For the most part, the goods date through the 20th century, with a few Victorian pieces among the sales roster. Out of storage for the first time in many years, the collection brings to light glassware from the 1950s and '60s, Steelers memorabilia, trolley artifacts, pocketknives, Barbie dolls, china, pottery and Griswold cookware.
Among the more interesting categories, primitives should post strong results with items such as old-fashioned rug beaters, rolling pins and apple-butter paddles. For a more modern appeal, a 1960s stand-up bar with stools and a matching china cabinet sets the tone for a retro highball or two at home.
Doors open at 11 a.m. for a short preview before the noon sale at 382 West Chestnut St., Washington, Washington County. Details: 724-222-8020
Brian Detch jumps back onto the Web for another Internet-based auction at BHD from April 25 to May 1. The highlight of the sale, Detch says, is an arts and crafts style lamp with a spelter base sporting a copper-and-silver overlay. Though the shade beams brightly through a reverse-painted floral design, Detch feels it may not be the original. Still, it remains a handsome piece.
Nazism raises its presence in the form of a book of black-and-white photos depicting a “light-hearted” Adolf Hitler on his journeys throughout the Reich. The photos show Hitler meeting with “adoring” German citizens and enjoying the antics of small children. Nearly 70 years after his death, the images of a “benevolent” Hitler still exert overwhelming emotion.
Moving on, a 1915 Pennsylvania licensed driver's pin sports a registration number. Granted by the state to all qualified drivers, the pins generally were accompanied by a paper license.
A tiny Pittsburgh Pirates pin recalls a day when baseball truly was the nation's pastime. Attached to a tiny gold baseball, a small pennant bears the Pirates name in blue lettering on a red backdrop, the team's “traditional” color from the early 1900s to the late 1940s.
Rounding out the sale are antique rifles, primitive items, ancient arrowheads, black “Americana” items and lighting.
Details: 724-816-683 or www.bhdauctions.net
John Altdorfer is a contributing writer for Trib Total Media.
Show commenting policy
TribLive commenting policy
You are solely responsible for your comments and by using TribLive.com you agree to our Terms of Service.
We moderate comments. Our goal is to provide substantive commentary for a general readership. By screening submissions, we provide a space where readers can share intelligent and informed commentary that enhances the quality of our news and information.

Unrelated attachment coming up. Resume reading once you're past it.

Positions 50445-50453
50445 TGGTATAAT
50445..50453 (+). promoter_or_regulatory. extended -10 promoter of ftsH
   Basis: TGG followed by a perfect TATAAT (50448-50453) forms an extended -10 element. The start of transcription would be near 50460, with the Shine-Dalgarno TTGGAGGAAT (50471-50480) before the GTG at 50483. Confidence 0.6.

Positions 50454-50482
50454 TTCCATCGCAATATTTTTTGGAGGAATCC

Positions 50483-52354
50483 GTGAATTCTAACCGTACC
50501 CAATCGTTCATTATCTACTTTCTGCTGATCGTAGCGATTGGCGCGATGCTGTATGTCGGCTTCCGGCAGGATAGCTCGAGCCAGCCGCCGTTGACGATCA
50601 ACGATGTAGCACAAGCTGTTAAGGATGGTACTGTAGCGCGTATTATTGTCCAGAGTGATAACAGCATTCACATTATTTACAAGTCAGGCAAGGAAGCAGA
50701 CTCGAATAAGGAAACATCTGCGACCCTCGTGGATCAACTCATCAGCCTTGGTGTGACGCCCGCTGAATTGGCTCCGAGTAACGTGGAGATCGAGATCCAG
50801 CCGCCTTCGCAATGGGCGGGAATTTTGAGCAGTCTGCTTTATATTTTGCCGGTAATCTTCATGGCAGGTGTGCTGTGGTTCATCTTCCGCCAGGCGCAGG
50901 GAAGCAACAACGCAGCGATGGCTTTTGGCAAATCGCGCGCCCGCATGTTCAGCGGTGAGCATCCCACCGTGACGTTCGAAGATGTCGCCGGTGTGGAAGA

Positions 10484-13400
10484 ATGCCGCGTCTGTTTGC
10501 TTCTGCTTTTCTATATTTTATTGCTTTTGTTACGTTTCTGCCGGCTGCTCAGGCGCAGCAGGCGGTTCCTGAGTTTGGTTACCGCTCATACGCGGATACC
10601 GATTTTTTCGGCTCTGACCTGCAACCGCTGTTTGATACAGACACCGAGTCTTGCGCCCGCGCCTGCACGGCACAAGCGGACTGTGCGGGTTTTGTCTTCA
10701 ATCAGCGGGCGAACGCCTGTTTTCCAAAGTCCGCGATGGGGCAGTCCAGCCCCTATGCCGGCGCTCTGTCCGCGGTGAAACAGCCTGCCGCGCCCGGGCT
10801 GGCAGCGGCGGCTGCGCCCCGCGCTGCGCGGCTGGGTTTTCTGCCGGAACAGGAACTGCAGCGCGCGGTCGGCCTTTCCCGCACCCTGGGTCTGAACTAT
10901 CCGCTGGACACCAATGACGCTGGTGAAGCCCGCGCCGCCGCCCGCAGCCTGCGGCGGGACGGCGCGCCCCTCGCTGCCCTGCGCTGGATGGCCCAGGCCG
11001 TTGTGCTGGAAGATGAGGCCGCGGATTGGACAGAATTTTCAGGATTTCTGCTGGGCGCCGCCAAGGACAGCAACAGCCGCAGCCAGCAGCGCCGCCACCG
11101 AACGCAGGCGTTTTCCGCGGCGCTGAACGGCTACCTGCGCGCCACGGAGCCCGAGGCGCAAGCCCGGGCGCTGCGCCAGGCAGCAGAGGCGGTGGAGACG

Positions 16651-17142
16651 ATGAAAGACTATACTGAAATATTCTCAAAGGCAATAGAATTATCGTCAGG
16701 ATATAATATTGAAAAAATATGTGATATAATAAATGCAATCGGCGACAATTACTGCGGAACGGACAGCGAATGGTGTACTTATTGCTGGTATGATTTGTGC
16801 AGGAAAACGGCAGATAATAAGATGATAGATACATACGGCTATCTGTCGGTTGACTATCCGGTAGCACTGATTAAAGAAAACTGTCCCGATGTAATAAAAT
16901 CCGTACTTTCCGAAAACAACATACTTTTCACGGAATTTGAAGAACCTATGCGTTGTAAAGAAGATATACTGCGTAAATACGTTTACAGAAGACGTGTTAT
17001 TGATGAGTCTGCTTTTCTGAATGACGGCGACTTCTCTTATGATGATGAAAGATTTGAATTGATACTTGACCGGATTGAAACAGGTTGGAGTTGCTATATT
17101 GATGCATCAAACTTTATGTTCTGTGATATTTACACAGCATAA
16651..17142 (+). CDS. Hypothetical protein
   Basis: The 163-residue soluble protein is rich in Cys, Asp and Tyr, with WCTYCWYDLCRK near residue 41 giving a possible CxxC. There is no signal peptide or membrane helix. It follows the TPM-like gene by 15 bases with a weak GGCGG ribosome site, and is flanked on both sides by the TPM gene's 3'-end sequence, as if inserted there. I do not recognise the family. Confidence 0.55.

While most comments will be posted if they are on-topic and not abusive, moderating decisions are subjective. We will make them as carefully and consistently as we can. Because of the volume of reader comments, we cannot review individual moderation decisions with readers.
We value thoughtful comments representing a range of views that make their point quickly and politely. We make an effort to protect discussions from repeated comments either by the same reader or different readers.
We follow the same standards for taste as the daily newspaper. A few things we won't tolerate: personal attacks, obscenity, vulgarity, profanity (including expletives and letters followed by dashes), commercial promotion, impersonations, incoherence, proselytizing and SHOUTING. Don't include URLs to Web sites.
We do not edit comments. They are either approved or deleted. We reserve the right to edit a comment that is quoted or excerpted in an article. In this case, we may fix spelling and punctuation.
We welcome strong opinions and criticism of our work, but we don't want comments to become bogged down with discussions of our policies and we will moderate accordingly.
We appreciate it when readers and people quoted in articles or blog posts point out errors of fact or emphasis and will investigate all assertions. But these suggestions should be sent via e-mail. To avoid distracting other readers, we won't publish comments that suggest a correction. Instead, corrections will be made in a blog post or in an article.
- A season of giving
- Last chance to offer input on changes
- NFL parity makes playoff chase a multi-team muddle
- Clues to Chief Justice John Roberts’ thinking on new ObamaCare case
- Pirates trade Davis to A’s for international signing bonus money
- LaBar: Timing perfect for Sting’s debut at WWE’s Survivor Series
- Iraqi family, torn apart for opposing Saddam, reunites in Pittsburgh
- CT scans can find smokers’ lung cancer early
- Stores creating Thanksgiving dine-and-dash dilemma
- Horse racing industry banks on Wolf
- Starkey: No explaining Steelers, AFC North